The World Health Organization has raised concern over the country’s slide in the handling of the COVID-19 pandemic. Last week, the world health body noted that the Philippines was leading in the rate of increase of infected individuals in the whole Western Pacific region, surpassing 22 other nations including China.
The week wrapped up for the country breaching the 40,000 mark predicted by the University of the Philippines for the end of June. And while Spokesman Harry Roque faux pas’d a victory proclamation when we came under the prediction by just a few thousands at month’s end, the awkward celebration was mercilessly cut down by a deluge of over 41,000 cases as July emerged.
Palawan has been a microcosm of such trend, where the rise in the number of cases went alongside the easing of quarantine restrictions. When the province downgraded from the nationwide lockdown to a modified general community quarantine as May drew to a close, it only had two confirmed albeit isolated cases, with no indication of local or community transmission arising from both.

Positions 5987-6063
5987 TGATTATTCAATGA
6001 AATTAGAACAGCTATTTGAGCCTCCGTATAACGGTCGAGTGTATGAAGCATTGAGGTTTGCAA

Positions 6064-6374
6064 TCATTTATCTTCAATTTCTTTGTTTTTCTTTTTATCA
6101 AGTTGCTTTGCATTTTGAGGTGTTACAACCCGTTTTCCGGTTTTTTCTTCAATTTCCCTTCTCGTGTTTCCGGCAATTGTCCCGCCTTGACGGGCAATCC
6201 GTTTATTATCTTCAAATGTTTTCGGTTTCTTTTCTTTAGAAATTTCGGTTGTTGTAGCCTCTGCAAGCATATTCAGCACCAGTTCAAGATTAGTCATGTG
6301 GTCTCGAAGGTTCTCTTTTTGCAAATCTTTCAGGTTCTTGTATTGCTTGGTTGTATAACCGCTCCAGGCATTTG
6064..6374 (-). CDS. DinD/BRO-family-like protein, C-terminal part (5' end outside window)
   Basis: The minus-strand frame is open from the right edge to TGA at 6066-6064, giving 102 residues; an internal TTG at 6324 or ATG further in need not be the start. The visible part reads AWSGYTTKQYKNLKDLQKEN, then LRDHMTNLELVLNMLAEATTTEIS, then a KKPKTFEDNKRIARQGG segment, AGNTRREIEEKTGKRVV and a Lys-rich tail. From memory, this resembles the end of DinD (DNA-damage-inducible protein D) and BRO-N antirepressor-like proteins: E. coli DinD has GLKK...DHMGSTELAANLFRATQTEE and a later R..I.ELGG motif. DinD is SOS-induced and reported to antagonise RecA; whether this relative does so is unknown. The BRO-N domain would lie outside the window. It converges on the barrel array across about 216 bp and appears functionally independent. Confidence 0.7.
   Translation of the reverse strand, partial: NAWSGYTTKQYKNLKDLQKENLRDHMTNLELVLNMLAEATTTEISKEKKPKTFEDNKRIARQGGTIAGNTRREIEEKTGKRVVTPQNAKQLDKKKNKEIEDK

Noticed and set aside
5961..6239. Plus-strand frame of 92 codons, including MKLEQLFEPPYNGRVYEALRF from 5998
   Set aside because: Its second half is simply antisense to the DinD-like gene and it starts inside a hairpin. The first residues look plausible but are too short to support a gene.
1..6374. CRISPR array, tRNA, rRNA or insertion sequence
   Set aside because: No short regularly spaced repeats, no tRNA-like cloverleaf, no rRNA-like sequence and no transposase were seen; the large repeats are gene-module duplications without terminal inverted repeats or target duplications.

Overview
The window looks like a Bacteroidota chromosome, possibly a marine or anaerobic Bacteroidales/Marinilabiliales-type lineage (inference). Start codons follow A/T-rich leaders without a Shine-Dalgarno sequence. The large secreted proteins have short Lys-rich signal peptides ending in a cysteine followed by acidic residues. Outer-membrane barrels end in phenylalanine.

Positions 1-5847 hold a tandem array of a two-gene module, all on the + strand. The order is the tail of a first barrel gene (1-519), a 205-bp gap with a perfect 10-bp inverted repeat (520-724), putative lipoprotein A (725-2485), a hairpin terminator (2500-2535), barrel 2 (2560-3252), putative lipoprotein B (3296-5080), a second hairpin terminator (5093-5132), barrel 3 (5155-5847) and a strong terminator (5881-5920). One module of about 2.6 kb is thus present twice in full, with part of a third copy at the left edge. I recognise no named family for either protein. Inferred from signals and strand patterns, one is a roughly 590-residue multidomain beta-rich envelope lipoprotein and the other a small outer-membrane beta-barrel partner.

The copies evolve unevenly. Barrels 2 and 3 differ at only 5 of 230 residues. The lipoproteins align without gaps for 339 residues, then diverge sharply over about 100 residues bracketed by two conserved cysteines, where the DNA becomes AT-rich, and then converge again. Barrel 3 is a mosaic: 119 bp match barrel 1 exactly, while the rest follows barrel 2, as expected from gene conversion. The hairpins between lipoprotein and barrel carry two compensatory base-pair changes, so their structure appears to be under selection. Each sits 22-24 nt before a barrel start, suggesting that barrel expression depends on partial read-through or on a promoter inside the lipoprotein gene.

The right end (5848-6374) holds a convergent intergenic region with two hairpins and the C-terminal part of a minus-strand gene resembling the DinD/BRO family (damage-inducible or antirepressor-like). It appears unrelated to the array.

The opening of its ports to stranded residents in the weeks that followed however saw a steady rise in Palawan’s numbers. As this week closed, the province broke past its own 40, with most of the cases originating from returning residents (LSIs) and overseas workers.
A sense of victory had also been tossed up in the air, with Capitol declaring its own Roquesque victory, diminishing COVID-19’s potency as less threatening than tuberculosis and other known global diseases.
The recent trends in COVID-19 rise, both globally and here in Palawan, should be taken as a serious challenge to improve our local capacity to hold down the pandemic in our own theater of war. As WHO had pointed out, the problem lies on the efficacy of the country’s overall response to the threat, including among others the lack of mass testing.
An honest assessment of Palawan’s capacity to handle the pandemic threat is urgently needed if we are to stop the bleeding. There are, for instance, documented weaknesses on the capacity of our health system to properly handle isolation and quarantine procedures, resulting in the spread of the disease.
Beyond Puerto Princesa City which hosts the bulk of active cases, many towns have zero capacity to handle severe cases and have limited means to properly do isolation. All it takes is a breakout case of community transmission, one that the city had already experienced, to plunge them into a real crisis situation.
The agenda of a re-opening should take a back seat to that of re-calibrating our response to COVID-19, with a constructive policy approach to beefing up our capacity to survive this protracted battle.